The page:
You could say that either Politico didn’t look at the Lone Star State closely enough, or that we don’t have any mayors qualified enough to fit their bill.  And what exactly is that bill? Mayors who overcome the multitudes of negative dynamics facing our cities today. Who are these people, miracle workers? After you read the article, tell us what you think. I’m a little surprised they could not find ONE great mayor in Texas. But there definitely is a correlation between strong real estate markets and strong local leadership.

(And if that doesn’t make Dallas residents get off their butts to vote, I don’t know what will.)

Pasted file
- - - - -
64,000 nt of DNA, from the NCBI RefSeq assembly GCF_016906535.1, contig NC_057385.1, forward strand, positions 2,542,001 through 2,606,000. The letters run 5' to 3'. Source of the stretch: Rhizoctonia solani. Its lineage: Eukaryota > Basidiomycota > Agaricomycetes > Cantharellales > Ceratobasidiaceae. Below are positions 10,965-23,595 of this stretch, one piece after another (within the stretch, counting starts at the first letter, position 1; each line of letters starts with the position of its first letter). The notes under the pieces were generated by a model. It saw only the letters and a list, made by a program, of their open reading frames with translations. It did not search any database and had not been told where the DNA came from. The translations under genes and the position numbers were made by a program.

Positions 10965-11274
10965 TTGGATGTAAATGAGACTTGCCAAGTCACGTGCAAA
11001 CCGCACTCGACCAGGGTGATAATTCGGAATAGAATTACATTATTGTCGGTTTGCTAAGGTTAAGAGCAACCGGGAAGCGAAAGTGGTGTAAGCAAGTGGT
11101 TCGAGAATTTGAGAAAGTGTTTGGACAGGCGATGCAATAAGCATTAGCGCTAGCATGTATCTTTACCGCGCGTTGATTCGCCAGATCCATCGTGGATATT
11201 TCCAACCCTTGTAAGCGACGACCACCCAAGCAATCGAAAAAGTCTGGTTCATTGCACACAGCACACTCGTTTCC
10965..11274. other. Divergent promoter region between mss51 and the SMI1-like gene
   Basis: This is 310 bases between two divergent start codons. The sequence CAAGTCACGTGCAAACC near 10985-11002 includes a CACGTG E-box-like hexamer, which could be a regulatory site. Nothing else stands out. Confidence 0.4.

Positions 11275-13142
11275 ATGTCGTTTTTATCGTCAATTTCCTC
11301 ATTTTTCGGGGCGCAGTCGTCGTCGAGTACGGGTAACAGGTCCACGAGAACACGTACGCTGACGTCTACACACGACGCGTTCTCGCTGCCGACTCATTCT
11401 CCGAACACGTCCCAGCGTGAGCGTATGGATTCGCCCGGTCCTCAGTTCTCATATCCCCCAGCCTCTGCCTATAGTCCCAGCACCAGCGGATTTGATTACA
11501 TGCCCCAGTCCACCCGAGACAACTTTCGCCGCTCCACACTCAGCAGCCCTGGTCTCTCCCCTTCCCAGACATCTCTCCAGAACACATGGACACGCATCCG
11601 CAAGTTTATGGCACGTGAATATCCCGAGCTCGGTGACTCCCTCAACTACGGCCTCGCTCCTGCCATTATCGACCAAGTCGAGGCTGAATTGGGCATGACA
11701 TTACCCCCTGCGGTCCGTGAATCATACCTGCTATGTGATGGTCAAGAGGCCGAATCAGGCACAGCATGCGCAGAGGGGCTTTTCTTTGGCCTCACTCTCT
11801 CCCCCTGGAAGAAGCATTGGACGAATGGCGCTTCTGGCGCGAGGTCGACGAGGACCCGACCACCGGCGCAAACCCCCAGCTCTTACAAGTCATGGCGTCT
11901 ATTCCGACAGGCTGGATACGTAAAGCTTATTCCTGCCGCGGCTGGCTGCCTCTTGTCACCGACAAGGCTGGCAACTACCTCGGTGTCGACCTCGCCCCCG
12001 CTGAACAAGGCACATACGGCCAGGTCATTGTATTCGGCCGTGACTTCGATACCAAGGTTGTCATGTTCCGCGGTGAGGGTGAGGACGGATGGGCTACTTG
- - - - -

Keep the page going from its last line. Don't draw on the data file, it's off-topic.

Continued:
All of these dynamic mayors are interesting people from diverse backgrounds — couple of Rhodes scholars in there — who are making their cities better places to live and buy homes. A few have higher political aspirations — as many have said our Dallas mayor Mike Rawlings did before President Trump messed up his plans. The thing is, all cities have problems and the mayor’s job is a tough one — balancing opposing voices, battling crime, violence, drugs and homelessness; attracting or creating affordable housing; spurring economic development and managing growth. Plus new battles have emerged since the presidential election, with immigration reform at the top. I think this quote from the profile of L.A. Mayor Eric Garcetti, who apparently has presidential aspirations, is almost a theme: (more…)